If your turkey has a “pop-up” temperature indicator, it is recommended that you also check the internal temperature of the turkey in the innermost part of the thigh and wing and the thickest part of the breast with a food thermometer. Cook your turkey until your thermometer reads 155 -160 degrees. Yes, we know that new safe cooking guidelines say to cook your bird to 165 degrees, but remember that your turkey will continue to cook after removed from the oven and it’s temperature will increase by 10 degrees while resting. Enjoy that Turkey!

Diabetic Dish of the Week – Roast Turkey With Cranberry Stuffing

November 24, 2020 at 6:02 AM | Posted in diabetes, diabetes friendly, Diabetes Self Management, Diabetic Dish of the Week | Leave a comment
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This week’s Diabetic Dish of the Week is Roast Turkey With Cranberry Stuffing. To make this week’s recipe some of the ingredients that you’ll be needing are French Bread, Onions, Celery, Poultry Seasoning, Cranberries, Whole Turkey, and more! The recipe is from the Diabetes Self Management website where you can find a huge selection of Diabetic Friendly Recipes, Diabetes News, Diabetes Management Tips, and more! You can also subscribe to the Diabetes Self Management Magazine. Each issue is packed with Diabetes News and Diabetic Friendly Recipes. I’ve left a link to subscribe at the end of the post. Enjoy and Eat Healthy in 2020! https://www.diabetesselfmanagement.com/

Roast Turkey With Cranberry Stuffing
Looking for a centerpiece for your Thanksgiving menu? We’ve got you covered! This turkey and stuffing combo is packed with flavor, not calories or carbohydrates.

Ingredients
1 loaf (12 ounces) Italian or French bread, cut into 1/2-inch cubes
2 tablespoons margarine
1 1/2 cups chopped onions
1 1/2 cups chopped celery
2 teaspoons poultry seasoning
1 teaspoon dried thyme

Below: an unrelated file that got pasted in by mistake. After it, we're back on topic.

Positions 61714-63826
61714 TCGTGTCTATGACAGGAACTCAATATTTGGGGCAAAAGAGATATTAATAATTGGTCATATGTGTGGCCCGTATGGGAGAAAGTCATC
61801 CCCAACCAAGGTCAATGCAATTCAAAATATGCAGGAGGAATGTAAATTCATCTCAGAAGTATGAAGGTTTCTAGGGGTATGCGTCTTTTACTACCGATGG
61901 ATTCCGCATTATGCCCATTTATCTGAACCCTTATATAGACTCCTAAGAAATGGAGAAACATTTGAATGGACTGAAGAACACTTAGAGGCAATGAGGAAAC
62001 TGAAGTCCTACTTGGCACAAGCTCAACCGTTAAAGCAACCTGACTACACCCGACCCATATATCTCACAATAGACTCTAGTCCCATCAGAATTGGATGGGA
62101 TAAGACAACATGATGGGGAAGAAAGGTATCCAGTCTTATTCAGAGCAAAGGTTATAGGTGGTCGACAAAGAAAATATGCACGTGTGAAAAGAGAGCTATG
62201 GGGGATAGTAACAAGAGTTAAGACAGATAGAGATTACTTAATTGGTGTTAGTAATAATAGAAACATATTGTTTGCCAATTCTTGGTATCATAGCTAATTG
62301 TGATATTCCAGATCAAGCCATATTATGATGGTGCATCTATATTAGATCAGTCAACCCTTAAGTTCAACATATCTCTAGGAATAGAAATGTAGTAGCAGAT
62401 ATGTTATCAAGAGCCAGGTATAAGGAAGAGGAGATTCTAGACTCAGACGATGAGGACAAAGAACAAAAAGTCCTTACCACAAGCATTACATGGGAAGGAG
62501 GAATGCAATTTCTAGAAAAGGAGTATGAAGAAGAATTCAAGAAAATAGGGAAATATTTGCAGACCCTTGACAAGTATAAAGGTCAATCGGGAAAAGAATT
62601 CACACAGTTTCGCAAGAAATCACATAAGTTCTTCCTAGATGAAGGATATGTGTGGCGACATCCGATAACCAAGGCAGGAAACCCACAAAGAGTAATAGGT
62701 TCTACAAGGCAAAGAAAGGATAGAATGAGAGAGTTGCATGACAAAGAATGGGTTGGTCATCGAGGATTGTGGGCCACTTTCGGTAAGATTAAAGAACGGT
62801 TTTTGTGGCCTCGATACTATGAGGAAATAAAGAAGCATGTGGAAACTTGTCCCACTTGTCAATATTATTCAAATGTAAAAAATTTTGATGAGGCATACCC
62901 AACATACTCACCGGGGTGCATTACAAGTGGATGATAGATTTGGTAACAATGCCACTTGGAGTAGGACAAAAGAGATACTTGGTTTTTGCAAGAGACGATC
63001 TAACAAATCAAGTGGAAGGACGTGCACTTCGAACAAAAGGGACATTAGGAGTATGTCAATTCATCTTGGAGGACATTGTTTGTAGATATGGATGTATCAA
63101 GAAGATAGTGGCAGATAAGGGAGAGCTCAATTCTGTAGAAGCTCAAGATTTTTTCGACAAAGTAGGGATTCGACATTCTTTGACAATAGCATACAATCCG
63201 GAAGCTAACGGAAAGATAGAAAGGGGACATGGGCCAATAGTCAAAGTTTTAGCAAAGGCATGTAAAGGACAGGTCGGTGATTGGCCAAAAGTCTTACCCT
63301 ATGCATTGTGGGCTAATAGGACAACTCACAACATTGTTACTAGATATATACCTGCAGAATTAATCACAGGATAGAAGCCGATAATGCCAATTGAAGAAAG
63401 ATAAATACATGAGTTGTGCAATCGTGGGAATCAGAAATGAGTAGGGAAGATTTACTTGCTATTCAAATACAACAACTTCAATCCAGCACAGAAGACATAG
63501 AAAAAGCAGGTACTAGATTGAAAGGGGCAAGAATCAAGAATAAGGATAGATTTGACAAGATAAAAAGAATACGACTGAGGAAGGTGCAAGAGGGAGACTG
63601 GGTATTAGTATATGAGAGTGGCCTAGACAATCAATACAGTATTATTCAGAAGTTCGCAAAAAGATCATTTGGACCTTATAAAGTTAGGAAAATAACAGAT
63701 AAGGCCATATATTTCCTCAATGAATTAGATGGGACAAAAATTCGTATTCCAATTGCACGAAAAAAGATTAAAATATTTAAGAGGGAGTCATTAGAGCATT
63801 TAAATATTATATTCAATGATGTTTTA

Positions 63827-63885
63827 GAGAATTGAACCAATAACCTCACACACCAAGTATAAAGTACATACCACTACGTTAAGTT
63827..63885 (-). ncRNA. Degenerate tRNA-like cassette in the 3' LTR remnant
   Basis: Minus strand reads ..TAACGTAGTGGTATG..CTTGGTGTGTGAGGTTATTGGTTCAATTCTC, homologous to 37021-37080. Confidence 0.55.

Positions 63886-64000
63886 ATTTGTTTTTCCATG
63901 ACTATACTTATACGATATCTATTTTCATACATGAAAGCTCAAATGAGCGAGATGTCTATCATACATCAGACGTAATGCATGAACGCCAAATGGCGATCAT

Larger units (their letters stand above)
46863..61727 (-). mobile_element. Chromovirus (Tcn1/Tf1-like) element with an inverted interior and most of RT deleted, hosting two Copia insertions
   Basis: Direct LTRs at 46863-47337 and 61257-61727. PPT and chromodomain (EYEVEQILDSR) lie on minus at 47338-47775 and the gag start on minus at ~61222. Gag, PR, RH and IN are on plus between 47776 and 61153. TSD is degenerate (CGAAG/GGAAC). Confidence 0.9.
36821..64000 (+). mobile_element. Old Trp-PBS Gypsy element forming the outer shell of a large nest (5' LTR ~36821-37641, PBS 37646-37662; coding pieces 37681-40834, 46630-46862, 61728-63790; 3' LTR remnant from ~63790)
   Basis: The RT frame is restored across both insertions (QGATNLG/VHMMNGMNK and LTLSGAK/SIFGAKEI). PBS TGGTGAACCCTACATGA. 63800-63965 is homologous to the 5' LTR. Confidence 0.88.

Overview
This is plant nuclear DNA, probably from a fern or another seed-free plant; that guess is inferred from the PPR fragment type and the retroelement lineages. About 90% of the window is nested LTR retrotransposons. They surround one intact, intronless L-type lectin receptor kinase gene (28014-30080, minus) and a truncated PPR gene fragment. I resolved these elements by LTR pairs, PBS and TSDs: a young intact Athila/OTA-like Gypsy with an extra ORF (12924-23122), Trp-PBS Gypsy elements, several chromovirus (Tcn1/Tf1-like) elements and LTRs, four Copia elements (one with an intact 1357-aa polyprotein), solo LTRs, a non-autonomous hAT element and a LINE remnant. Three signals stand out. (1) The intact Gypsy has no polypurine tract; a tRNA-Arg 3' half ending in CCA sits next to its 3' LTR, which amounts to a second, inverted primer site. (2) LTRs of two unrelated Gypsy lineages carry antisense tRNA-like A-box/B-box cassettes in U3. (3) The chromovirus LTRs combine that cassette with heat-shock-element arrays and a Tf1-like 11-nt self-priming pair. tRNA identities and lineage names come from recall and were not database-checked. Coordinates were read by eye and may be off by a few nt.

1/2 teaspoon dried rosemary
1/4 teaspoon salt
1/4 teaspoon black pepper
1 cup coarsely chopped fresh cranberries
1 tablespoon sugar
Nonstick cooking spray
3/4 cup fat-free reduced-sodium chicken broth
1 whole turkey (about 8 to 10 pounds), thawed if frozen

Directions
Yield: 20 servings
Serving size: 1/20 of recipe

1. Preheat oven to 375°F. Arrange bread on 2 (15×10-inch) jelly roll pans. Bake 12 minutes or until lightly toasted. Reduce oven temperature to 350°F.

2. Melt margarine in large saucepan over medium heat. Add onions and celery; cook and stir 8 minutes, or until vegetables are tender.

3. Remove pan from heat; stir in bread cubes, poultry seasoning, thyme, rosemary, salt and pepper. Combine cranberries and sugar in small bowl; mix well. Stir into saucepan. Gently stir broth into saucepan.

4. Spray roasting pan and rack with nonstick cooking spray. Remove giblets from turkey. Rinse turkey and cavity with cold water; pat dry with paper towels. Fill turkey cavity loosely with stuffing; place any remaining stuffing in casserole sprayed with nonstick cooking spray. Cover and refrigerate until baking time.

5. Place turkey, breast side up, on rack in prepared roasting pan. Bake 3 hours, or until thermometer inserted in thickest part of thigh reaches 180°F. Transfer turkey to cutting board; loosely tent with foil.

6. Increase oven temperature to 375°F. Place covered casserole of stuffing in oven. Bake casserole, covered, 25 to 30 minutes, or until heated through.

7. Remove and discard turkey skin. Slice turkey and serve with cranberry stuffing.

Nutrition Information:
Calories: 220 calories, Carbohydrates: 12 g, Protein: 28 g, Fat: 6 g, Saturated Fat: 2 g, Cholesterol: 68 mg, Sodium: 223 mg
https://www.diabetesselfmanagement.com/recipes/main-dishes/roast-turkey-with-cranberry-stuffing/